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The failure of the electronic medical record (EMR)

bad EMRsIt’s been a few years since we’ve begun to install and adopt (sometimes begrudgingly …) electronic medical records (EMRs) into our hospitals, clinics, and lives. And now that these systems are being used more widely, have they really given patients and doctors all the promised benefits?

The promise

From a patient’s perspective, the ideal EMR would allow any doctor’s office or hospital you walk into to have instant, easy, and complete access to all of your doctors’ notes, lab results, current and past medication list, drug allergies, medical imaging reports, and more. This would allow the MD that was seeing you to quickly learn about the current status of your health and allow the doc to help you with your current issue as effectively and efficiently as possible. Furthermore, the ideal EMR would also talk to all pharmacies for error-free e-prescribing and all the insurance companies for error-free billing. This is the promise of the EMR.

The reality

Even though many hospitals and doctors’ offices have EMRs installed,  the systems don’t talk to each other. For example, I work at two hospitals that are physically connected. You can begin walking down a hallway in one hospital and find yourself in the second hospital without even knowing it. So you’d think that you’d be able to get the same information about one patient if you were looking at their EMR in Hospital A or their EMR in Hospital B. This is not the case. Why? Because the administrations of the two different hospitals decided to purchase two different brands of EMRs. This is madness.

OK. Maybe you think I’m unreasonable for wanting EMRs of different vendors to talk to each other. Well I also work at an outside clinic (Clinic C) that has the same EMR system as Hospital A. So am I able to see all the lab results drawn at Hospital A while I’m seeing the patient at Clinic C? No. Not without having to log into a separate area of the EMR. More madness.

What does all this poor UI lead to? Tests being repeated, the same prescription medication being ordered multiple times, patients inconvenienced, wasted time, and wasted money.

My dream

Forget the fact that most EMRs out there are clunky, have poor UIs, and cause repetitive stress injuries for the MDs and support staff that now use them. I can live with all of that for now (knowing that technology will improve over time). What needs to change; however, is the non-communication between EMRs. The entire reason to have EMRs is to share information and right now, they don’t share information!

A doctor should be able to open a chart and see a diabetic patient’s entire record of blood glucose lab results on one page, regardless of what lab they were performed at. We should be able to see all measurements of a hypertensive patient’s blood pressure on one page, regardless of what clinic or hospital it was measured at. Anyone who has even thought about this issue should realize that this is an essential feature of a successful nationwide EMR system. This is a no-brainer here, but for some reason the EMRs we use cannot do this.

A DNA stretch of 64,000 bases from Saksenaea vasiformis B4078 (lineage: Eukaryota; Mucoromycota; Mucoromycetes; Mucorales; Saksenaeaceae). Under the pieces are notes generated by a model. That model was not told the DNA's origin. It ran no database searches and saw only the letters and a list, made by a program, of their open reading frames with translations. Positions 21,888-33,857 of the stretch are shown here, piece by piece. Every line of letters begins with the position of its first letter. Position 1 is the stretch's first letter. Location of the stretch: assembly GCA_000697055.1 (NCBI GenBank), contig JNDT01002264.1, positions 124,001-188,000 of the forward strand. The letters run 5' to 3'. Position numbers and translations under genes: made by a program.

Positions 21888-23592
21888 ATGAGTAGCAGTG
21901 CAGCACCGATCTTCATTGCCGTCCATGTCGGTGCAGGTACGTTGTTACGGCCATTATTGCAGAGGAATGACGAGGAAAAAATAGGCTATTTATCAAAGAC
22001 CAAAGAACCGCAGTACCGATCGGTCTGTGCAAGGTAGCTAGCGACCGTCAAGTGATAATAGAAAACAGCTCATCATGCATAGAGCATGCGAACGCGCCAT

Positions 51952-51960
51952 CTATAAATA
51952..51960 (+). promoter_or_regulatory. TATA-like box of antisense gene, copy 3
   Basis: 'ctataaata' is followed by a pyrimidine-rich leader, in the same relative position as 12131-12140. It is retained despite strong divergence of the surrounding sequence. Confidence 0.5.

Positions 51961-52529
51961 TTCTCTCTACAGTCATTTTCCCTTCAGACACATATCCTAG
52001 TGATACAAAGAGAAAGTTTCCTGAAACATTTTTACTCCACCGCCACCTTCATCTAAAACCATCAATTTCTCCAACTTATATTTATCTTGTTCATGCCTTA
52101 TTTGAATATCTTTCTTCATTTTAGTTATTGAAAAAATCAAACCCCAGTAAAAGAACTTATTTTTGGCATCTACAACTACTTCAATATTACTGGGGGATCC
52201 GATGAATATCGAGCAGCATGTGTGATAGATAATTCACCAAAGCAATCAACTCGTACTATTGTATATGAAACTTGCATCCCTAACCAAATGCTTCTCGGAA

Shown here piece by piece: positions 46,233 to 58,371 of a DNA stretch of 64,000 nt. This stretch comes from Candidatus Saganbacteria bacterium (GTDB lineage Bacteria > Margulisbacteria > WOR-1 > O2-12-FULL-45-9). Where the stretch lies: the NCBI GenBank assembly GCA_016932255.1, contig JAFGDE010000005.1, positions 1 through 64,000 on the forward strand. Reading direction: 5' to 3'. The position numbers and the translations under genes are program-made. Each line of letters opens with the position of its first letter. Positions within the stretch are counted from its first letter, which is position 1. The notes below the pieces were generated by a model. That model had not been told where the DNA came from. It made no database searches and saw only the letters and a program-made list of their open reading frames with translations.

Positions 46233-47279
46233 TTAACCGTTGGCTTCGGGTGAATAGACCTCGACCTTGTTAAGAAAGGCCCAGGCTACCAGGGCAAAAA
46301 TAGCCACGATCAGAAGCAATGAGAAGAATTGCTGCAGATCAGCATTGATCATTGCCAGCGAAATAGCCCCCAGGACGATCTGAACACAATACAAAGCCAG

Solutions?

The healthcare industry cannot solve this problem because it is an industry. There will always be competing EMR companies that don’t want other EMRs to see information in their system. Healthcare systems also cannot solve the problem. They might not want to share patient information because they think they might lose revenue. It can’t be too easy for a patient to switch doctors…

I believe the solution has to be mandated by law. Four years ago, I wrote President Obama about this very problem (of course, I never received a reply or invitation to discuss this issue further). The entire country should use the same EMR system and it should be seamless. The data should be blended into a continuous feed for the providers to use to help their patients. MDs and RNs should not have to log into different areas within the same EMR to access information from different sites.

If the goal of EMRs is efficient and effective healthcare, then we are still way off mark.

I welcome your viewpoints and ideas. Please leave a comment below.

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(Photo credit: freedigitalphotos.net)

 

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2 comments on “The failure of the electronic medical record (EMR)

  1. Elliott S Wolfe
    November 6, 2012

    Dr. Leng’s analysis is correct about the EMR. There is more besides lack of connectivity, which he alludes to. EMRs in general are too long with excessive data repeated over and over again. However, they are readable, though not always in precise English. When used with finesse and organization they are a superb improvement over the past. I believe medical students should be formally taught how to use the EMR early in medical school. Current users can create innovative methods within an institution for streamlining. One final point — errors in recording the physical examination are easily perpetuated; caution is paramount. EW

  2. Pingback: How to Have Your EMR Cake and Eat It Too: Discrete Data Capture iData Blog

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